“Be careful how you live”
15Be careful then how you live, not as unwise people but as wise, 16making the most of the time, because the days are evil. 17So do not be foolish, but understand what the will of the Lord is. 18Do not get drunk with wine, for that is debauchery; but be filled with the Spirit, 19as you sing psalms and hymns and spiritual songs among yourselves, singing and making melody to the Lord in your hearts, 20giving thanks to God the Father at all times and for everything in the name of our Lord Jesus Christ. Ephesians 5: 15-20, NRSB
sheboro High School was a culturally indigenous place until Bucky moved to town. He was from “New-Yak City” and he dressed like an Elvis-Biker type. He wore long black greased up hair in a pompadour, a black leather jacket over his black tee shirt which he wore 12 months out of the year. Our eighth grade homeroom teacher, Mr. Roberts, felt led to give Bucky a talk about “fitting in.” But Bucky was not planning to stay with his grandparents for long.
Bucky and television had begun to break into our Methodisto-Baptistic ideas about how all the rest of the world should be run. We had learned it right out of the Bible and thought that the whole wide world should be just like we were. Somehow we overlooked the passages about loving our neighbors and respecting people who were just a little bit different.
Sociologists credit The Apostle Paul with having a major role in establishing what we call “Western Culture and Civilization.” Our moral code and lifestyle was set by him, even more than by Jesus. His pastoral letter written from prison to the Ephesian Church, and subsequently to all succeeding Christians, set up a high moral code for all to follow.
Correctly interpreted with love, forgiveness, and the Grace of Christ, the Pauline Epistles remain our main directions in following a careful way of life.
Verse fifteen holds up “wisdom” as the compass in finding our path. We have to give credit to the early Methodists, and most other denominations, in making higher education available to most young people. Our denomination has over one hundred universities and colleges that led the way. In Atlanta we know about Emory and its founding by the Methodist Church and Coca Cola. Duke was built by the tobacco industry in North Carolina and S.M.U. was funded by Texas oil. All of the denominationally founded schools found their impetus in the words of Paul who encouraged us to find wisdom. The religious part of a higher education adds wisdom to mere knowledge and technical skills. It is Christian wisdom that teaches us how to live.
Long before the terms “Time Management,” and “Money Management” were made popular, our Methodist people had a “method” for managing their daily lives wisely. Verse sixteen encourages us to “make the most of time.” In other places we are required to handle our material goods with severe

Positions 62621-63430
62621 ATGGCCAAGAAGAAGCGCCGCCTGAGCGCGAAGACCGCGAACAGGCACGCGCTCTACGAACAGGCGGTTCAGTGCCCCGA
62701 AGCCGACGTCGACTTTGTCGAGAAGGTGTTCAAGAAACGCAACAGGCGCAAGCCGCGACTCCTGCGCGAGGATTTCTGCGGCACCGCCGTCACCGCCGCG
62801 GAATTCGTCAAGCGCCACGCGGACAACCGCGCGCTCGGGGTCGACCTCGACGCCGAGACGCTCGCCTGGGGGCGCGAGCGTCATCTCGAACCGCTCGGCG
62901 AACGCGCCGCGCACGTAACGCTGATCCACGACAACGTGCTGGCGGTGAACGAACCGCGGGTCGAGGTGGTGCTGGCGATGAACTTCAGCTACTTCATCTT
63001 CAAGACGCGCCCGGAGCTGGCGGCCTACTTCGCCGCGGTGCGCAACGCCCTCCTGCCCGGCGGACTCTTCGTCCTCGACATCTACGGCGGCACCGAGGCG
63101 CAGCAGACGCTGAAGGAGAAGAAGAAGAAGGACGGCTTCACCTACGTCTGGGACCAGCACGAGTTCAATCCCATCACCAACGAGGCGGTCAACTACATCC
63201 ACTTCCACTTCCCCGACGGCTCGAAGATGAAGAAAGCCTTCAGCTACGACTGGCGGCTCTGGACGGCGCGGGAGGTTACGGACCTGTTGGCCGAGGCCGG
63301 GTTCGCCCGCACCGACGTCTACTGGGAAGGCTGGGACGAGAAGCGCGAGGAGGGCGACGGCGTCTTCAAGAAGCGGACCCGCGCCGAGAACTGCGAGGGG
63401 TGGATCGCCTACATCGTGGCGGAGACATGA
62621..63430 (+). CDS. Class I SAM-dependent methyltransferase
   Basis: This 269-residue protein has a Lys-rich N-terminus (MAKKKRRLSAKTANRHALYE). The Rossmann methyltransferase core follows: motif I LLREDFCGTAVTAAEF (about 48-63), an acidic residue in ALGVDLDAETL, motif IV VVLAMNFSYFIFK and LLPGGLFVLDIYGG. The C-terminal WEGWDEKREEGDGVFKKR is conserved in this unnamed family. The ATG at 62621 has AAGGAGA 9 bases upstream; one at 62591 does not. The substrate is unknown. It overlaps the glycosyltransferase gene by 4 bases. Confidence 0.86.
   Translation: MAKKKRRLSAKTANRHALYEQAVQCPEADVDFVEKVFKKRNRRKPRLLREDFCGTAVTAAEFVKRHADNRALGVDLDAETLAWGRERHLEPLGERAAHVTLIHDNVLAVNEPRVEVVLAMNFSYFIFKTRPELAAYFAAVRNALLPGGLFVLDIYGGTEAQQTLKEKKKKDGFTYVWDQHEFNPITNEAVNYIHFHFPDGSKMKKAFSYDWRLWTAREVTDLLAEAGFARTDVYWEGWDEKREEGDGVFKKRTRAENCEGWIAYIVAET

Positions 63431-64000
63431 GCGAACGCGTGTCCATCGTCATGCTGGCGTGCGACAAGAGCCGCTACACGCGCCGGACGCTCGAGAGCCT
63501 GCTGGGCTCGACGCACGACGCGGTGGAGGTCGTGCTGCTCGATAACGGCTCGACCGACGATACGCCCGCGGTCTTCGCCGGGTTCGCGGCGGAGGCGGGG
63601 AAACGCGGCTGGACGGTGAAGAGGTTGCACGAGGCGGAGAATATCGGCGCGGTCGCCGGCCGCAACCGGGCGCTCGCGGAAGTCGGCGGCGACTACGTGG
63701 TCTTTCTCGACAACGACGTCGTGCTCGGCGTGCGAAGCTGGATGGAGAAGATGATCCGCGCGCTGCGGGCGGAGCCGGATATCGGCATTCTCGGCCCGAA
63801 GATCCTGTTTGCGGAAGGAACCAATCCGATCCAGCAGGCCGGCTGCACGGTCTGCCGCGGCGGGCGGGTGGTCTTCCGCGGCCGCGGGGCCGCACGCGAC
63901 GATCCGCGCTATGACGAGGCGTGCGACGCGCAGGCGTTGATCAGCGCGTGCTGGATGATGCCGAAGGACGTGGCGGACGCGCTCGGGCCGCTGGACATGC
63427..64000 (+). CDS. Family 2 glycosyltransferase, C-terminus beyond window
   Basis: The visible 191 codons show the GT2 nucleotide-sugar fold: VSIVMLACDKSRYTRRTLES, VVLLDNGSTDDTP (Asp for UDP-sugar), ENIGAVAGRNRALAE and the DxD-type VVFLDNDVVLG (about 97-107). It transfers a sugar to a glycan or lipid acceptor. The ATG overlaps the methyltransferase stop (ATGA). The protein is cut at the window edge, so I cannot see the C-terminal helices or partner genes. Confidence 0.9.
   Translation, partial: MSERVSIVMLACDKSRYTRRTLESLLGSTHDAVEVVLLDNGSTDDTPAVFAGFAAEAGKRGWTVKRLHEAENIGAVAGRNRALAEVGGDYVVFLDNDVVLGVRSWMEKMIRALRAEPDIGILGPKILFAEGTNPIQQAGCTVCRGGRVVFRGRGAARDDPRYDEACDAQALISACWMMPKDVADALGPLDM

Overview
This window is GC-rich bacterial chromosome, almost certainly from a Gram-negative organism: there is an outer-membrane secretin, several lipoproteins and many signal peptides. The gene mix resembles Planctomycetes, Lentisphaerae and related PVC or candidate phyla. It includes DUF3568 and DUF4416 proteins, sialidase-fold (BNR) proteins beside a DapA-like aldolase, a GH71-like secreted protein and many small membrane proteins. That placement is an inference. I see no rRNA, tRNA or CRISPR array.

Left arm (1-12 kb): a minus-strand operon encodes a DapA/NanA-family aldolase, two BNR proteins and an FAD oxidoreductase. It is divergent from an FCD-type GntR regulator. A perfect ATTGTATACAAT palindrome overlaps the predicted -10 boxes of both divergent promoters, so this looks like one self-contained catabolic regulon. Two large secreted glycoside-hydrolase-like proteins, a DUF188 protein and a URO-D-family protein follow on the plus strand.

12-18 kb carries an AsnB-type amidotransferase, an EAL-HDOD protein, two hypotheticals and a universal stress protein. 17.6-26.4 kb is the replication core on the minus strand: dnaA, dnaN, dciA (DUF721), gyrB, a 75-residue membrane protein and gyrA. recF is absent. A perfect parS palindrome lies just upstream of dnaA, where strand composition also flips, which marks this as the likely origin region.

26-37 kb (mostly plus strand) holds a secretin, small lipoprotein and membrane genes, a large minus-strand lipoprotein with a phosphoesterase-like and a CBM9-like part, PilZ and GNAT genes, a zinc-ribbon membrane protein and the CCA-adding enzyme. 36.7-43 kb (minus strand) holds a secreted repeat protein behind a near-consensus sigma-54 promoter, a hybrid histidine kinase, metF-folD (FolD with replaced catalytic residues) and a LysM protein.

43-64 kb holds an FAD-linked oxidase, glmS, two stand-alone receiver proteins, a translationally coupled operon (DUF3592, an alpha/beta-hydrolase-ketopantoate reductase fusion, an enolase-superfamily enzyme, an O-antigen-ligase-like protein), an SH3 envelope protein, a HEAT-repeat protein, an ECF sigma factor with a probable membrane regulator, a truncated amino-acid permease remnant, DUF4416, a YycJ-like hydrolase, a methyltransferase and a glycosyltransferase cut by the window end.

carefulness. We are expected to tithe and give liberally to others through the Church. We are called to be good stewards in the use of our hard earned money. When we talk about the Scots and the Irish being tight, we are describing what they learned and applied from the Apostle Paul. Most of the most respected “Money Managers” in America today are applying the New Testament to life.
My parents were good money managers. Mother was a “planner,” and approached retirement with everything ready to quit teaching first grade. Dad was a hard worker but enjoyed spending his newfound money. When I earned my first paycheck Dad took me with him to the bank and introduced me to the President who set up two accounts; checking and savings. He helped me learn to keep up with my money, and I discovered the thrill of compound interest.
As a business major in a Christian College I was taught to apply St. Paul to St. Investments and Savings. My main professor said that we should never finance anything but a home. She said to never finance an automobile but to save up the cash and drive the old car until you could pay cash. Lots of young students made light of her advice but I took it
The secure feeling that comes as a by-product of financial security is the thing that allows us to “make melody to the Lord in our hearts.” (v.19)
And the last verse in our text calls us to “give thanks to God the Father at all times and for everything in the name of our Lord Jesus Christ.” No longer will we have a lack of financial security because we have followed God’s plan, and now we can “Whistle While We Work!” not as “unwise fools” but as wise disciples of Christ.
Methodist Circuit Riders, and later Pastors of station churches, have been poor examples of wise planning. John Wesley taught us to pay main attention to managing time, with such statements as, “Never waste a moment’s time by being too long in any one place!” But money was overlooked. Most ended forty or more years in ministry with no home, and much debt. Today we are required to go to retirement planning clinics that tell us to have a paid off home somewhere and to go into retirement debt free. Although our pension plan is greatly improved it will never take the place of not planning. Finally, the Methodists have a workable method.
And then there is the very practical advice from St. Paul for us to be very careful with beverage alcohol, and other drugs that can cause accidents and become addictive. This issue is perhaps our main social problem. Hopefully our Methodist teenagers have been taught how to handle the excesses of legal drugs and avoid illegal ones. Parents have a really big task in guiding youth on these volatile subjects
And Bucky is back in New York somewhere; hopefully enjoying the fruits of living in the Bible-Belt for a short while. And we learned a lot about ourselves from him too!
sermon synopsis by C. Robert Allred, Th.D., Pastor